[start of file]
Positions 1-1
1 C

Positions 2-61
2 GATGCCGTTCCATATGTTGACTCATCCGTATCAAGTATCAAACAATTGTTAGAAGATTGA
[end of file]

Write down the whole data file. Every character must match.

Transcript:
Positions 1-1
1 C

Positions 2-61
2 GATGCCGTTCCATATGTTGACTCATCCGTATCAAGTATCAAACAATTGTTAGAAGATTGA